Our Experiment in National Prohibition: What Progress Has It Made?

Image: William Henry Stayton. Naval History and Heritage Command.
William Stayton argued that it was better for states to determine their own alcohol policies than for the federal government to establish a national policy. He believed that people would be more willing to support and obey a policy made by their “neighbors” at the state level than by “someone living at a distance” at the federal level. Is this argument persuasive? Does it apply to other areas aside from alcohol policy?
Compare Stayton’s argument against adopting a national prohibition policy with the Kestnbaum Commission’s argument that in a federal system it is important “to leave some room for diversity of policy, to tolerate some lack of uniformity in standards, even in many matters which are of national concern and about which we may feel strongly.” In the area of alcohol policy in particular, why might some public officials have wanted to adopt a national uniform policy regarding alcohol? How persuasive is Stayton’s argument that a national uniform alcohol policy was undesirable?

No related resources


In 1851, Maine became the first state to adopt a statewide ban on the manufacture and sale of liquor. A number of states passed similar laws during the 1850s. States also adopted prohibition laws in the 1880s and then again during the 1900s–1910s. In some cases, states repealed these laws several years after adopting them; other states maintained prohibition policies for an extended time. In 1917 Congress proposed the Eighteenth Amendment, which adopted a nationwide policy prohibiting the “manufacture, sale, or transportation of intoxicating liquors.” By 1919 a sufficient number of states had ratified the amendment to ensure its adoption, and Congress then passed the Volstead Act defining intoxicating liquors and providing means of enforcing the amendment, which took effect in 1920.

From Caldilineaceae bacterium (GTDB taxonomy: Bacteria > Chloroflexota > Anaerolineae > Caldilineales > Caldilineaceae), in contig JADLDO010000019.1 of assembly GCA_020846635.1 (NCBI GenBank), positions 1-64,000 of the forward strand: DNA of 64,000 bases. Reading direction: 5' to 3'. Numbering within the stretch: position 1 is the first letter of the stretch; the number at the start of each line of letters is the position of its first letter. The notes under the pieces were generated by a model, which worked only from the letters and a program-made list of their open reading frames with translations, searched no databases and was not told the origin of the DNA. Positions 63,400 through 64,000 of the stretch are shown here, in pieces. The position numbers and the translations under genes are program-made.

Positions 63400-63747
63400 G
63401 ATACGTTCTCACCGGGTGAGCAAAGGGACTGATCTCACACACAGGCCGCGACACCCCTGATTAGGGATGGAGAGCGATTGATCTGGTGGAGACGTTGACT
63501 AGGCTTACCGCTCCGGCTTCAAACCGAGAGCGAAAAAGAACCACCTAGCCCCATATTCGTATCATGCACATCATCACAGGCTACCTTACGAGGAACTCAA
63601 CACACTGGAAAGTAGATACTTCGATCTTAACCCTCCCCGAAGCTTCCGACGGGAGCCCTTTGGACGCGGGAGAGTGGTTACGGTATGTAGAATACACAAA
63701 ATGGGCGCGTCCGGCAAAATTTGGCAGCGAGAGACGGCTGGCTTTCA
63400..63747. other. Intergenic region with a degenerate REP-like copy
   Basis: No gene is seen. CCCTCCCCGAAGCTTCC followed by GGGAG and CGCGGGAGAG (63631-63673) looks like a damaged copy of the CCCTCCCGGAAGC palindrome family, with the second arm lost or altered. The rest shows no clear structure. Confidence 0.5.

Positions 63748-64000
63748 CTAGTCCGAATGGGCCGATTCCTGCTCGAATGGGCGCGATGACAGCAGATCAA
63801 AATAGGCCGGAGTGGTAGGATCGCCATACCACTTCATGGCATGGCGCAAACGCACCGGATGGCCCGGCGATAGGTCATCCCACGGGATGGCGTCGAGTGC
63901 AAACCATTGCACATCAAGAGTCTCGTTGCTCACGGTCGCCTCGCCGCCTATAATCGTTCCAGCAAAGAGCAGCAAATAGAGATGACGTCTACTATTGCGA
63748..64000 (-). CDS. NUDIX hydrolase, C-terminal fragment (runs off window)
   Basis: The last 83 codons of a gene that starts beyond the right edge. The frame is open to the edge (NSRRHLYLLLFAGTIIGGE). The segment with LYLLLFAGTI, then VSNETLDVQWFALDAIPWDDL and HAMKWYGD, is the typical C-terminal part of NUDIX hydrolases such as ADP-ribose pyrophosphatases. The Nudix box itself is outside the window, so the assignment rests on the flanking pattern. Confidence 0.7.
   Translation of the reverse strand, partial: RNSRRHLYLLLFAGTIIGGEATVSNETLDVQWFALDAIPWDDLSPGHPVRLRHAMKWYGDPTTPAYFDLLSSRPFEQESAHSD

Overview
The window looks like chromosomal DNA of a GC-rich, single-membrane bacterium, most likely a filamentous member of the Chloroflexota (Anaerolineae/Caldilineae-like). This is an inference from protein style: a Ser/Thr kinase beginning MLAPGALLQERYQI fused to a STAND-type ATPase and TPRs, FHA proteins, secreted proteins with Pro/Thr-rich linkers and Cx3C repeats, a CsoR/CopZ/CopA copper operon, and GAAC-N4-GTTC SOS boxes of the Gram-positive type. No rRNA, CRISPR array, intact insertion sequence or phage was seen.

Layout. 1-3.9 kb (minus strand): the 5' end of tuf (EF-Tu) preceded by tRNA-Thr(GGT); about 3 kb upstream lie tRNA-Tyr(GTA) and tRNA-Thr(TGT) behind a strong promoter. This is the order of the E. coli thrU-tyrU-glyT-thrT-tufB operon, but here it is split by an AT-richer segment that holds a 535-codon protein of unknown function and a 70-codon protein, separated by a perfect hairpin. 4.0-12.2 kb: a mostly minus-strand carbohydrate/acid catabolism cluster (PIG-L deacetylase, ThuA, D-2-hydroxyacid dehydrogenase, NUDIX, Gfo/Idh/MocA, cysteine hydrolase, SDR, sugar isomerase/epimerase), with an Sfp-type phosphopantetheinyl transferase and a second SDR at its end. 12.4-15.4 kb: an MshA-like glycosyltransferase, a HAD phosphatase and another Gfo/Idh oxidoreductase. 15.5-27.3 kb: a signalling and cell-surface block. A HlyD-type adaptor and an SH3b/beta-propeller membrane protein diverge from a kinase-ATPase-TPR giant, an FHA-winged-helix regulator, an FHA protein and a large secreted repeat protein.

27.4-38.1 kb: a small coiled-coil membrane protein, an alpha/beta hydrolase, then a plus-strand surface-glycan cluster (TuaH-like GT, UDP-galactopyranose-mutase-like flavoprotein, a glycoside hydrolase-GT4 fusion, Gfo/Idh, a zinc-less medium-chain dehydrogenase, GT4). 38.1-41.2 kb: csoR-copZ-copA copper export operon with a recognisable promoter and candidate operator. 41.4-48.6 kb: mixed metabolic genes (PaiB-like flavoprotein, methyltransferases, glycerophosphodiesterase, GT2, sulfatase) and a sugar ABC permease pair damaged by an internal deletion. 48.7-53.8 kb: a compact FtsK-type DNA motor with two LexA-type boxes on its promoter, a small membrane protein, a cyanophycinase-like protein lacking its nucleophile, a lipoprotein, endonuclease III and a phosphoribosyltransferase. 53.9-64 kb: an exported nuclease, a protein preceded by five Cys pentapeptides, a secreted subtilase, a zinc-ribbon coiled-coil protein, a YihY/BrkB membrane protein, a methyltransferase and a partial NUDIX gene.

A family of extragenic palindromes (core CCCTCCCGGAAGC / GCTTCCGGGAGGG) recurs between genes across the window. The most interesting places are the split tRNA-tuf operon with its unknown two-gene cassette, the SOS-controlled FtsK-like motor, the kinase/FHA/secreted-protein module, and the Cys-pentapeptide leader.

In 1918 William H. Stayton, a former U.S. Navy captain, founded the Association against the Prohibition Amendment, which sought initially to prevent passage of the Eighteenth Amendment and later worked to bring about its repeal. The amendment was eventually repealed in 1933 via the Twenty-First Amendment. In this 1923 article, Stayton argued that national prohibition had been ineffective, in large part because it ran counter to the principles and traditions of the American federal system and the importance of local self-government and personal liberty. Public support for and acquiescence in policies such as prohibition was much greater, Stayton argued, when policies were promulgated at the state level.

—John Dinan

Source: Annals of the American Academy of Political and Social Science 109 (1923): 30–31, 32–33, https://journals.sagepub.com/doi/abs/10.1177/000271622310900103?journalCode=anna